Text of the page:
Useless, But Not For Long: Gorillaz at 20

Little did we know how bright the future was coming on for the groundbreaking collaboration between Blur’s Damon Albarn and Tank Girl creator Jamie Hewlett when Gorillaz was released on March 26, 2001

Gorillaz 2001 (Art: Ron Hart)

By the time Damon Albarn and Jamie Hewlett launched their Gorillaz project in 2000, Blur had already released six exceptional albums in under 10 years.

Also by that time, visual artist Hewlett had made a name himself both with his installations, and more notably, with his internationally acclaimed comic, Tank Girl. 

So upon first glance, their clever Gorillaz collaboration looked like two talented creatives coming together to make something without any expectations from their respective established careers. It seemed like a vanity project of sorts, albeit an ingenious one with Albarn and Hewlett pushing their imagination boundaries far past anything they had done prior. Or maybe it was just the result of too much downtime the two had at this point in their lives when they were, in fact, roommates. And it was a good excuse to get out of Albarn’s Studio 13 in London and go for a holiday disguised as work to Geejam Studios in Jamaica.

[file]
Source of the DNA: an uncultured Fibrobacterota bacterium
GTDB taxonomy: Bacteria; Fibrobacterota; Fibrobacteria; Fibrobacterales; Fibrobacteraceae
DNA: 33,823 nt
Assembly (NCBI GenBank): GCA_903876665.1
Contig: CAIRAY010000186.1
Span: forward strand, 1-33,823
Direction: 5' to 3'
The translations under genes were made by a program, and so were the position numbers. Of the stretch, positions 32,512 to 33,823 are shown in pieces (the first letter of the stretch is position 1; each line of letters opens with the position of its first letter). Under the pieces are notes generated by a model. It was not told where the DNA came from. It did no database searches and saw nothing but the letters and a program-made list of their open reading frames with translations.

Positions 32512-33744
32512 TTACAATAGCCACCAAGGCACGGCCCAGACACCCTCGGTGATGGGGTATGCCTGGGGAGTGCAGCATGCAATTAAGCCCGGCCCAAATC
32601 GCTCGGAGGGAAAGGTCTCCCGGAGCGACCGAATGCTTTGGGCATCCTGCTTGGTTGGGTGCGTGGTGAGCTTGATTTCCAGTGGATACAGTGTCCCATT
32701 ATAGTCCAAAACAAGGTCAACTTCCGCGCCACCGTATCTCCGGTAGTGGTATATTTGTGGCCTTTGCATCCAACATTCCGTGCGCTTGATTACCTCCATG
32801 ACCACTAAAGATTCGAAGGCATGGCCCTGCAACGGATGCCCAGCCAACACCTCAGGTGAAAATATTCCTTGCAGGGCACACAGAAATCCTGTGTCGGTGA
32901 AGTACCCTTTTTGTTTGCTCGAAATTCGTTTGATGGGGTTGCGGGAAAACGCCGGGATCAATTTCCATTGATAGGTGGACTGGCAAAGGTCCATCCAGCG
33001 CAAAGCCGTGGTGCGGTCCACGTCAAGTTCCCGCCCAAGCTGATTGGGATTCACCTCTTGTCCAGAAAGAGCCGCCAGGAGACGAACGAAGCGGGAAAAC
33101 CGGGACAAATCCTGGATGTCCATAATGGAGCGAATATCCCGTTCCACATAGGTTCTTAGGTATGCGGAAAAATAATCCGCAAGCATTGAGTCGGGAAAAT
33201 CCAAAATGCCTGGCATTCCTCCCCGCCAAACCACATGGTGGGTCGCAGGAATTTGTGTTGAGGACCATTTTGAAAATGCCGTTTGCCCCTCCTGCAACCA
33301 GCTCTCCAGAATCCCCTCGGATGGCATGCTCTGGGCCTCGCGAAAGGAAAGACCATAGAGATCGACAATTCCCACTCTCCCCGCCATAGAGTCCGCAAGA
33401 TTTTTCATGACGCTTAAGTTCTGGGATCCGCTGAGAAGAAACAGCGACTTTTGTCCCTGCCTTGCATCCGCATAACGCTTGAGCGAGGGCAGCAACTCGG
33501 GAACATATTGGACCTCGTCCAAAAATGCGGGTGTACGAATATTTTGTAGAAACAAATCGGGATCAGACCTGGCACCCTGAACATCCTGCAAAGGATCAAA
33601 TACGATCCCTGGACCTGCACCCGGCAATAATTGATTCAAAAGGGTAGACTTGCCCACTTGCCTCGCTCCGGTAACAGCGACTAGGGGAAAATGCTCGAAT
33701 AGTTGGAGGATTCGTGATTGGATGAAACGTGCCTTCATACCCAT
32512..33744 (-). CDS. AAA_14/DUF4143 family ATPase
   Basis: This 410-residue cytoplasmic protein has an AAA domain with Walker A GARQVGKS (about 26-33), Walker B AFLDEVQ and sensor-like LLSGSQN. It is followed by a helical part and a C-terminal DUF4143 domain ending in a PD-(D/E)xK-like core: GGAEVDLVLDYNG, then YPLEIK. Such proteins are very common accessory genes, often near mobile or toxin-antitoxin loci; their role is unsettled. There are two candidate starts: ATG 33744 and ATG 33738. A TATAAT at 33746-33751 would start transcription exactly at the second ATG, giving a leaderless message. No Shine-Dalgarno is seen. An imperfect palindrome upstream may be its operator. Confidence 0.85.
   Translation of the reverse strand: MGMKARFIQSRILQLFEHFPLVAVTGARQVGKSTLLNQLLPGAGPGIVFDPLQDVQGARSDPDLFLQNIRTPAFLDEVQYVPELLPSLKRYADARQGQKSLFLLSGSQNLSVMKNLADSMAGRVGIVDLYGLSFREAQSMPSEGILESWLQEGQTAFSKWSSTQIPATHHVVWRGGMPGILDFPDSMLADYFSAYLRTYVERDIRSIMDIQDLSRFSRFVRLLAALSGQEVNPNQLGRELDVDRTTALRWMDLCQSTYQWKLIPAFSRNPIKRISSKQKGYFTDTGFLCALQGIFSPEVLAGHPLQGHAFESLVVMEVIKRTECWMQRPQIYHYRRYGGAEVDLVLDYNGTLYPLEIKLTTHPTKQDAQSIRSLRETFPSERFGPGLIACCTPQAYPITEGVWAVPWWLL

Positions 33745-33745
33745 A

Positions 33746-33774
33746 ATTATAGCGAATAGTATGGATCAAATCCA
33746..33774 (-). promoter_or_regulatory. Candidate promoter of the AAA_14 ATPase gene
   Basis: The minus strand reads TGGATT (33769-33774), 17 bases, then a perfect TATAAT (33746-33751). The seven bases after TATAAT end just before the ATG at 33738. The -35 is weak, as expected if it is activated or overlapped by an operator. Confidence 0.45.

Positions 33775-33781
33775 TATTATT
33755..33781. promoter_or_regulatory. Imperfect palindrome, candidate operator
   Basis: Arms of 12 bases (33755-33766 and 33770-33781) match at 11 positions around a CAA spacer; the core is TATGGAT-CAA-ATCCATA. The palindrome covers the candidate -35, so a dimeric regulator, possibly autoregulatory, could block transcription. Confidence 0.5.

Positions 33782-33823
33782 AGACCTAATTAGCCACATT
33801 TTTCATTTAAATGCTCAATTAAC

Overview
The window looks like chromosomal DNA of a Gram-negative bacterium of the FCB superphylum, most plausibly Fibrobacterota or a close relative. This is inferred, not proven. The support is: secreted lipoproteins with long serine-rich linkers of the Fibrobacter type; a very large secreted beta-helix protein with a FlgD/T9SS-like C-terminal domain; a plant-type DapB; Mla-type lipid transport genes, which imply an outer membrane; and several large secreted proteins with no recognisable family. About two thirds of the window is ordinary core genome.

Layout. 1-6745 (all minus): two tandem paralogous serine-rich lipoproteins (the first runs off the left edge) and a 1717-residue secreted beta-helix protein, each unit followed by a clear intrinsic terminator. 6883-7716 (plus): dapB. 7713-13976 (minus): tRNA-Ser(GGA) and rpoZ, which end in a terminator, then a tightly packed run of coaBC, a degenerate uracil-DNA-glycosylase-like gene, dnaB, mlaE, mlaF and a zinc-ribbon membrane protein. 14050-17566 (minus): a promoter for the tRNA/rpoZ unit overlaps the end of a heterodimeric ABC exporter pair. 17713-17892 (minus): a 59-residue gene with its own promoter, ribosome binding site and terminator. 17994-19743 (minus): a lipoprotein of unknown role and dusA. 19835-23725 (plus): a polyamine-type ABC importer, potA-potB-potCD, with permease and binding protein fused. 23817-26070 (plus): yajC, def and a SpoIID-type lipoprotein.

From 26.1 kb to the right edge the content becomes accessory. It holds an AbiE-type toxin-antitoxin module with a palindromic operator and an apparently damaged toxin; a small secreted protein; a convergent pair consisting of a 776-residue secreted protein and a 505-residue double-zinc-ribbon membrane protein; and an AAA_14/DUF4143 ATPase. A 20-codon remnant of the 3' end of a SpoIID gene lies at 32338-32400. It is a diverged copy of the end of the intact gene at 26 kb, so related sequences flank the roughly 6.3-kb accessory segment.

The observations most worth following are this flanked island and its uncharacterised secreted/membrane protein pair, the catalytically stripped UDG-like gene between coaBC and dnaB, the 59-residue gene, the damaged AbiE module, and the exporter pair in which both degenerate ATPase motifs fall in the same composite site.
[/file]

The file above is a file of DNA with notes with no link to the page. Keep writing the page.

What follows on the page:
A commentary on the manufactured bands that were proliferating the music industry at the time, Gorillaz was Albarn’s and Hewlett’s version of that. Hewlett’s animated characters: Stuart Harold “2-D” Pot (who represents Albarn), Murdoc Niccals, Noodle and Russel Hobbs, although cartoons, have far more personality than any member of a real-life band assembled via a television competition program or record company executives. 


AUDIO: Gorillaz Tomorrow Comes Today EP 

With the release of the Tomorrow Comes Today EP, it was obvious that you would be well-advised to take Gorillaz very seriously. It’s not just that their visual representation and accompanying videos and backstory were engaging and inventive, the music was experimental yet accessible, exploring genres and tempos, bringing in guests like Del tha Funky Homosapien, Talking Heads and the Tom Tom Club’s Tina Weymouth, Cibo Matto’s Miho Hatori,  Buena Vista Social Club’s Ibrahim Ferrer, and Kid Koala plus having Dan the Automator—whom Albarn had worked with on Deltron 3030—in the producer’s seat. The EP sounded not the least bit like Blur, which was kind of confusing and kind of exhilarating at the same time. 

Six months later, the self-titled album appeared and the true power of Gorillaz was unleashed. What was this thing they were doing? It’s a bit hip hop, a bit ska, a bit trip hop, a bit dub, a bit punk, a bit like the theme music of a game show, or maybe the sound effects of a video game. And it’s working incredibly well. 


VIDEO: Gorillaz “Clint Eastwood”